It is easy for the drunken man to be mad at my friend. If he says “Hey, fuck you, lady,” he doesn’t have to worry about what’s so wrong about men.
It’s easy for my teacher to fail the kids who speak up. If we’re just smart-ass students, it’s not his fault we fuck up.
It’s easy for me to hate Alex for labeling me as dangerous when I’ve never hurt someone a day in my life. But I’m safe in my skin and his life is at risk just by going to the bathroom. I understand why he says things like that. I finally do.
There’s a difference between the spread of hatred and the frustration of people who are hurting. The thing is, when you are broken, there will always be someone who says “I’m worse, stop talking.” There will always be people who are mad you’re trying to steal the attention. There will always be people who get mad at the same time as you do - they hate being challenged. It changes the rules.
I say I hate all Mondays but my sister was born on one and she’s the greatest joy I have ever known. I say I hate brown but it’s really just the word and how it turns your mouth down - the colour is my hair and my eyes and my favorite sweater. I say I hate pineapple but I still try it again every Easter, just to see if it stings less this year. It’s okay to be sad when you hear someone generalize a group you’re in. But instead of assuming they’re evil and filled with hatred, maybe ask them why they think that way - who knows, you might just end up with a new and kind friend.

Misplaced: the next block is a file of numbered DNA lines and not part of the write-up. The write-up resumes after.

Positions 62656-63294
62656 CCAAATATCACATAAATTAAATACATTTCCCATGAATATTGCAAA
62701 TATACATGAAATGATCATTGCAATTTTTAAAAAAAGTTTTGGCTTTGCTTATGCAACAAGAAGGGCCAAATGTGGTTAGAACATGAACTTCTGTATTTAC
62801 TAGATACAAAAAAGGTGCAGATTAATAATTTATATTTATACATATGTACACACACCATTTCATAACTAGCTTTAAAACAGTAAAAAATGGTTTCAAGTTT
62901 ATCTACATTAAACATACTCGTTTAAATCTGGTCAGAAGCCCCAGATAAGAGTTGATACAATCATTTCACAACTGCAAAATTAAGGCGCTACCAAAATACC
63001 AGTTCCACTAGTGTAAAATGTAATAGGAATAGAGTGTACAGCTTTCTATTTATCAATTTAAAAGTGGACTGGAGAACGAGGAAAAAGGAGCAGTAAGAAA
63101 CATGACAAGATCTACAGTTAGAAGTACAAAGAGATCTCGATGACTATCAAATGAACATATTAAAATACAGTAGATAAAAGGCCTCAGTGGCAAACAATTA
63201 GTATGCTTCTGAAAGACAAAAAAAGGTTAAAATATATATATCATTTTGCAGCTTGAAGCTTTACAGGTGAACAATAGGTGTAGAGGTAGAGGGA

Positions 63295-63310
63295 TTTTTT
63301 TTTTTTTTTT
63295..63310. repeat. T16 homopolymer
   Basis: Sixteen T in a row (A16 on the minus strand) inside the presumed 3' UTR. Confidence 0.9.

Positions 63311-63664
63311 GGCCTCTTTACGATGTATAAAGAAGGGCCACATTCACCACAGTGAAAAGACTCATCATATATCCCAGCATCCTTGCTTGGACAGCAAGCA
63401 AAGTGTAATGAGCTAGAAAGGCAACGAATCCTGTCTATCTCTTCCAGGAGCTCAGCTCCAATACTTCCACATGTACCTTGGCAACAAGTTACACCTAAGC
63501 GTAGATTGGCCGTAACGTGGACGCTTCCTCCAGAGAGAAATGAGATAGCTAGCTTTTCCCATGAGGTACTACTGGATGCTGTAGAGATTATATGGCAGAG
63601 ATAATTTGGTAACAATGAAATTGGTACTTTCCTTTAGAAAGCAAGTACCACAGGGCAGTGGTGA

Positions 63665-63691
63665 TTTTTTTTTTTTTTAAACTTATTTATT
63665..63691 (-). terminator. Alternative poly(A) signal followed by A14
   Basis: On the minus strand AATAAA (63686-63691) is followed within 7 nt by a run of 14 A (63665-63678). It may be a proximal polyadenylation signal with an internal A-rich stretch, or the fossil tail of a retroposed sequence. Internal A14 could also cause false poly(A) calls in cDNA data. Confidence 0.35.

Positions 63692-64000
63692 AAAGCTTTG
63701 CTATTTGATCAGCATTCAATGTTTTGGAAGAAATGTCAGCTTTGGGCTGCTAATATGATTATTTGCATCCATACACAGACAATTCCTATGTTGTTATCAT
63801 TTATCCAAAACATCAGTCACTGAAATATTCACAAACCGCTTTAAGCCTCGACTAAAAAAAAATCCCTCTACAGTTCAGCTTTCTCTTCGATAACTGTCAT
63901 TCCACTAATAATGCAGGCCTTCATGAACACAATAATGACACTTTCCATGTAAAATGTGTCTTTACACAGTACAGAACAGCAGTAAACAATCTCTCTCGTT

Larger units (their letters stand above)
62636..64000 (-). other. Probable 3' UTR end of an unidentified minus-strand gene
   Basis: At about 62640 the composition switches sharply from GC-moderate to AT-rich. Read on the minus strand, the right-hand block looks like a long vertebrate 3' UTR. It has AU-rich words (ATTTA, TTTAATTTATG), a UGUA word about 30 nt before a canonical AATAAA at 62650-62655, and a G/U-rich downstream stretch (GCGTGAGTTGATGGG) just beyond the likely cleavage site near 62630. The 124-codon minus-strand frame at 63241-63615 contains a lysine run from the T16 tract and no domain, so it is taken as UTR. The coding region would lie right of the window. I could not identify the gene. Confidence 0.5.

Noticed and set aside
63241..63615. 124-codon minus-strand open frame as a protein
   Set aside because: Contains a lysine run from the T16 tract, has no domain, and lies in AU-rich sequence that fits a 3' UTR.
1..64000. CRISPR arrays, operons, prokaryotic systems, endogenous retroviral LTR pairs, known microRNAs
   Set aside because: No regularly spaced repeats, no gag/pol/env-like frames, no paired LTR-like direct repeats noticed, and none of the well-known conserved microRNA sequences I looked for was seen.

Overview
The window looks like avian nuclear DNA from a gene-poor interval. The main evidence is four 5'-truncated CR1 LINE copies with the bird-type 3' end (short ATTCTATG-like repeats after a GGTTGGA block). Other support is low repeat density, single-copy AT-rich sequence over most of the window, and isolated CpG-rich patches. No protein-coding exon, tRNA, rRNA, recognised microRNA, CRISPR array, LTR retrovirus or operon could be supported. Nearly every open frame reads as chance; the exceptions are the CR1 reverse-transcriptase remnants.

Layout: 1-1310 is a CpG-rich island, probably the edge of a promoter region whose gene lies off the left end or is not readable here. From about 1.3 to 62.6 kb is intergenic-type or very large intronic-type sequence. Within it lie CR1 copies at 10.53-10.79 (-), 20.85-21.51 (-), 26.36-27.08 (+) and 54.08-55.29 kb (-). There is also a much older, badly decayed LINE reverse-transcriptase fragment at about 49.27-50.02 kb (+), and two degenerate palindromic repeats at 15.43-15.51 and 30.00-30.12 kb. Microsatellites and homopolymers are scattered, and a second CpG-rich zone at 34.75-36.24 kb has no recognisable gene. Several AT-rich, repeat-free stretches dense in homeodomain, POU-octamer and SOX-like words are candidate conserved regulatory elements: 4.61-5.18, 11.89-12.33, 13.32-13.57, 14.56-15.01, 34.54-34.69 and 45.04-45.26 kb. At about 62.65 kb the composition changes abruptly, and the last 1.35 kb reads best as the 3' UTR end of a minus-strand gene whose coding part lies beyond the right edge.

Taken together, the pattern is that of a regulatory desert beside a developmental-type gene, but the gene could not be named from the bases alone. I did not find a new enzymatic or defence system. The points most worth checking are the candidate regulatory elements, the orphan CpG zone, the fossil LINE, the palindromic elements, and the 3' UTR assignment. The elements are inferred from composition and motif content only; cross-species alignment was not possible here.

”—By telling the oppressed that their anger is unjustified, you allow the oppression to continue. I know it’s hard to stay calm. I know it’s scary. But you’re coming from the safe place and they aren’t. Just please … Try to be more understanding. /// r.i.d (via inkskinned)
“But that’s the wonderful thing about foreign travel, suddenly you are five years old again. You can’t read anything, you have only the most basic sense of how things work, you can’t even reliably cross the street without endangering your life. Your whole existence becomes a series of interesting guesses.”—Bill Bryson, Neither here nor There (via mrsclarkkent)